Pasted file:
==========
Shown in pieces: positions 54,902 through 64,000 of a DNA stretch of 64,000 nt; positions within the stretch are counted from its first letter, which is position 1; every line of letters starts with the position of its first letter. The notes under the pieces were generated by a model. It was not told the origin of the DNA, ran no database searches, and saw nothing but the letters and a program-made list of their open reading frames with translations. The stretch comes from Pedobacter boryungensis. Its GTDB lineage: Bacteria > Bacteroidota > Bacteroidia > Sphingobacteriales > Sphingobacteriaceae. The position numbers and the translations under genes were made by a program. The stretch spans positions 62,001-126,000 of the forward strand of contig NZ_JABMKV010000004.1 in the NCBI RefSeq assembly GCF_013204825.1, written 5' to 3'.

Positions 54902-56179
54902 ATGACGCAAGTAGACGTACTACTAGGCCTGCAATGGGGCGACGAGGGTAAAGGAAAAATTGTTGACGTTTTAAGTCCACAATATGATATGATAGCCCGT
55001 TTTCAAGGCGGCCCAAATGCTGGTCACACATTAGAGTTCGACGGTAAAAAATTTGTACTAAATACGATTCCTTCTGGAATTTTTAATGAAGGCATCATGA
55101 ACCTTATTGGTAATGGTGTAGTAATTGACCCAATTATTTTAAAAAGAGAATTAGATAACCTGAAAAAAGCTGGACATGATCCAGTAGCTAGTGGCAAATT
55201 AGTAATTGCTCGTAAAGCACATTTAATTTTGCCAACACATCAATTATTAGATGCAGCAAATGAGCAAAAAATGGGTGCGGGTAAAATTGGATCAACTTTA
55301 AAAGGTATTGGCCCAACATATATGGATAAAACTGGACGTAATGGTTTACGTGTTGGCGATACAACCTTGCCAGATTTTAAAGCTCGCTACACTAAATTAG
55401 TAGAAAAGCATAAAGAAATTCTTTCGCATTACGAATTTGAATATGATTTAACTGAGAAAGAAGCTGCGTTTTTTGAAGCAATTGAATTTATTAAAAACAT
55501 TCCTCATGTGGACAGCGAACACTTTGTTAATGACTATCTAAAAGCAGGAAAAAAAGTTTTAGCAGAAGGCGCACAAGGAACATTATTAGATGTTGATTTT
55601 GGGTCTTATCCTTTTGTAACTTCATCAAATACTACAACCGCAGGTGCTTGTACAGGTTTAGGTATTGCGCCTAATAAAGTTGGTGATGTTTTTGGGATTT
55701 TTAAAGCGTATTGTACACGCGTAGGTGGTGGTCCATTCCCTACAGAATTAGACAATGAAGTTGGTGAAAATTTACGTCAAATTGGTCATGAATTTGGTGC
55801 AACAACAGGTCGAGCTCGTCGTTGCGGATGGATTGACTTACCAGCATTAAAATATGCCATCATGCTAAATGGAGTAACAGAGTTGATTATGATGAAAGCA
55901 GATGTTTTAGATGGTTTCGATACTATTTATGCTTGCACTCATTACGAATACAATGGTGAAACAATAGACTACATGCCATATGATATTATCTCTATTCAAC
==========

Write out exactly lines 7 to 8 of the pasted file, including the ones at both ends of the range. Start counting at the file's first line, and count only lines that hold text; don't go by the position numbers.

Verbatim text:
55301 AAAGGTATTGGCCCAACATATATGGATAAAACTGGACGTAATGGTTTACGTGTTGGCGATACAACCTTGCCAGATTTTAAAGCTCGCTACACTAAATTAG
55401 TAGAAAAGCATAAAGAAATTCTTTCGCATTACGAATTTGAATATGATTTAACTGAGAAAGAAGCTGCGTTTTTTGAAGCAATTGAATTTATTAAAAACAT